Hello! I’m back from the dead. Well, not quite, but pretty close. I was really ill for three weeks with bronchitis. This did not mean I was lying in bed watching Mad Men. Oh no, I was at work every day. Sick days don’t work the same here as they do back home. If you’re ill, you still go to work. I’m not even sure how sick you would have to be to warrant a day off, but you’d probably need to be on a gurney. It’s all part of the culture, so I’m accepting it.
This also meant I had my first trip(s) to the doctor. A few of the hospitals in Daegu offer English speaking clinics. This is a huge benefit. It can be very difficult to cross the language barrier when explaining symptoms. The only problem is that their hours coincide with my work schedule. The closest one I found is open from 8:30 to 5:30. Yes, I only work till 4:30. The problem is that the walk from work to the subway still takes around 40 minutes. The first time I tried to leave immediately from work, I wound up reaching the International Office at Keimyung University Hospital at 5:20. No bueno.
Next, I tried going to a clinic nearby my school. This was very convenient. Clinics are everywhere in Korea. All I needed was my cell phone number and my ARC card. There was no line, and I was seen by the doctor right away. The only problem was again the language barrier. The doctor was in his 70’s, so he hadn’t been been forced to take English in medical school.
I think most medical programs in Korea at least require students to memorize terminology and pharmaceutical names in English. Really, it’s completely okay if they don’t speak English. It’s Korea, and I should be making more progress with the language. Still, I am grateful for those doctors that have some English at their disposal.
Anyway, he took my temperature by popping the thermometer under my armpit. Not sure if I’ve ever had that happen at the doctors before. Then he checked my throat with a metal tongue depressor. Okay, I’ll admit this weirded me out a bit. My first thought was, “When did you clean this?”. I’m so used to the disposable tongue depressors. In fact, the thermometer didn’t have one of those disposable plastic covers which are so common back home.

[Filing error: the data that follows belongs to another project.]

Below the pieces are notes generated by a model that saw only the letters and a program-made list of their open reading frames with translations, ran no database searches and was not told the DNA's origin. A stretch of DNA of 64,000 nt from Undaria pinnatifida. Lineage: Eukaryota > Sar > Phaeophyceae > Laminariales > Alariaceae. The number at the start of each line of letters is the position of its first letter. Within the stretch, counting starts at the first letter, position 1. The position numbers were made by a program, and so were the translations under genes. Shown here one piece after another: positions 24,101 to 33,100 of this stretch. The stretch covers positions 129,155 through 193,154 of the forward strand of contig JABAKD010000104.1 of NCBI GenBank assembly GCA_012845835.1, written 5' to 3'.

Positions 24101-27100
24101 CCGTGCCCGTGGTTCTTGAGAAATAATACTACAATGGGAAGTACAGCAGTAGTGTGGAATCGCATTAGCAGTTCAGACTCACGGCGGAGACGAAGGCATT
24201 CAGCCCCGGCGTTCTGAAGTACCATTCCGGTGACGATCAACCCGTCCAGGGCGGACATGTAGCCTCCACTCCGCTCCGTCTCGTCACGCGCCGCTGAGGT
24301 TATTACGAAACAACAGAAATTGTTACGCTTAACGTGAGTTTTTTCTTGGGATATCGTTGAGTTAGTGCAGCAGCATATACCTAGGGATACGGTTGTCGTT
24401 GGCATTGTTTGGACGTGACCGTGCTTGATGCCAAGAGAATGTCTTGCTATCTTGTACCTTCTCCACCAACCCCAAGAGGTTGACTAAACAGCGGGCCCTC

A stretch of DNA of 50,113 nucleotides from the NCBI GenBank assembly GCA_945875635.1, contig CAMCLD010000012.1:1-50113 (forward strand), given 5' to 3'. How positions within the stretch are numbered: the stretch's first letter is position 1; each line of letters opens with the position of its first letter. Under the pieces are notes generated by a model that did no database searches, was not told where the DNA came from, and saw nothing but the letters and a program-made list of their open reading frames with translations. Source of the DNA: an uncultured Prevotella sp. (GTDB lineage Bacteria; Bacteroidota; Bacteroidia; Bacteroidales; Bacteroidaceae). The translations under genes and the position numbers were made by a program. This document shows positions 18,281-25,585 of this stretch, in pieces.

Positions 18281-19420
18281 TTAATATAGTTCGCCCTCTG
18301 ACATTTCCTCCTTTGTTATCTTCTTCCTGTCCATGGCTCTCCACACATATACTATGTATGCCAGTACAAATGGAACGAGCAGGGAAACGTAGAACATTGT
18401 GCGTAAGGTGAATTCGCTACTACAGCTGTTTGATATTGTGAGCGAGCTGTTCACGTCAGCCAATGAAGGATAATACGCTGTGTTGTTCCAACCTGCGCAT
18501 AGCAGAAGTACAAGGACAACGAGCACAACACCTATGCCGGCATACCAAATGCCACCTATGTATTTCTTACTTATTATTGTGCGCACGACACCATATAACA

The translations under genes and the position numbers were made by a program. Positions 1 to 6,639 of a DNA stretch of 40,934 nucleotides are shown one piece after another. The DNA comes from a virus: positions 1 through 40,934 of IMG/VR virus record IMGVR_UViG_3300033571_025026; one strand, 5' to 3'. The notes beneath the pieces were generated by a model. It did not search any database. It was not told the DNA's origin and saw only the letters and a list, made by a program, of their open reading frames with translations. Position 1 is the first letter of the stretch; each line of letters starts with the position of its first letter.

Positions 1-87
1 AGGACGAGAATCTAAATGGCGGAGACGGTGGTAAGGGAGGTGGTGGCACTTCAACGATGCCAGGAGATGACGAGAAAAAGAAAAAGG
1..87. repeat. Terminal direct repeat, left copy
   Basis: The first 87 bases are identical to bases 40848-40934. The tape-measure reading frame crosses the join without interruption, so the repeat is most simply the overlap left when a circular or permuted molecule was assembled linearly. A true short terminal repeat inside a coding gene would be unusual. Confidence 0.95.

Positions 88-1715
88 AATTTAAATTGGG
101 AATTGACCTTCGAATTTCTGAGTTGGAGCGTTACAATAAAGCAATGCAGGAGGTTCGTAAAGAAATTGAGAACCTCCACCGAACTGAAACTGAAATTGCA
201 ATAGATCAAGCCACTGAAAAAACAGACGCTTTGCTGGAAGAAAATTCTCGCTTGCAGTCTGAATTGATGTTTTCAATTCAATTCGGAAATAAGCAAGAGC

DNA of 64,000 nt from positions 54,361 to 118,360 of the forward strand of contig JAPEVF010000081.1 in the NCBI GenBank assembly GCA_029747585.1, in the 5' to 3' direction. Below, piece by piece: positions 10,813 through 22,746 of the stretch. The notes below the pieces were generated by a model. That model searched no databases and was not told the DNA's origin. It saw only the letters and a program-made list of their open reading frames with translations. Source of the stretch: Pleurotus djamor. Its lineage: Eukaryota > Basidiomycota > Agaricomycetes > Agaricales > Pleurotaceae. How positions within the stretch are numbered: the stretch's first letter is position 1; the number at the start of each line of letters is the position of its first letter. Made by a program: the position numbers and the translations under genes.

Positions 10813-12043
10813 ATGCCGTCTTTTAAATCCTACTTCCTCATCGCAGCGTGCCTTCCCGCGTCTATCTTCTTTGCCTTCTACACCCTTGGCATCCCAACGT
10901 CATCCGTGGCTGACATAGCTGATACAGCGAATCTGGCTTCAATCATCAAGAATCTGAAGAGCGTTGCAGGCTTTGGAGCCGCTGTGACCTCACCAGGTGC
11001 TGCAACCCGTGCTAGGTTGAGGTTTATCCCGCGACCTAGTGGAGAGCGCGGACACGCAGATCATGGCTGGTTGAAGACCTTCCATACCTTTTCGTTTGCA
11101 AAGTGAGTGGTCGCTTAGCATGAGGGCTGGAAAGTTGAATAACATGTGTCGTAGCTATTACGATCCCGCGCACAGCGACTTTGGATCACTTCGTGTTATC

The doctor then announced I had the common cold. Which I know I didn’t. I’ve been sick at least twice a year since I was born. I know my body and how it acts. I figured it didn’t matter though, as long as I could get my hands on some antibiotics.
That wasn’t the end of it though. The nurse took me behind a curtain and indicated that I should pull down my skirt. Oh boy. I had heard about Korea often used shot to the butt. She gave me two in the hips, one for each side. Slightly embarrassing, but I wanted my drugs! They could have shot it in my neck, and I would have been okay with it.
With a prescription in hand, I was sent of to the pharmacy. Korean pharmacies, like the clinics, are everywhere. Really, there’s at least two on every street I’ve walked along. They didn’t speak English there, but I have enough Korean under my belt now to understand when to take my medication. I also found out that they sell some other vaguely medical items that could come in handy. They’ve got floss(which I didn’t think you could get in Korea), mouth wash, vitamins, and….bug spray. I guess keeping the mosquitoes away is good for your health.
The major bonus of visiting a clinic versus a hospital is the cost. The doctor’s visit cost around 4,000 Won, and the pills were about 3,000! That’s around 7 dollars for everything. Definitely the cheapest doctor’s visit of my life. Thank goodness for the Korean healthcare system.
This would have been my only visit to a Korean doctor, except I didn’t get better. After another two weeks of feeling like crap, I asked to leave early so that I could finally go to the English clinic. I have some medical problems that I just can’t explain in Korean at the moment.
The International Clinic at Keimyung University Hospital is made up of a few really good English speakers that fill out the paperwork for you, and escort you around to the different departments. This worked out perfectly. I got the same treatment as the Korean patients, just with a bit of translation.
While at the clinic, I had an x-ray, and a visit to the family medicine physician. The visit itself was 17,000 won, and the x-ray was about 5,000. What? Even though this was much more than the clinic, I got to use English speaking facilities. I was seen very quickly, and I got a prescription suited to my illness. If I am sick again in Korea, I will definitely go back to Keimyung.
I’m feeling much better, so I can start posting more again.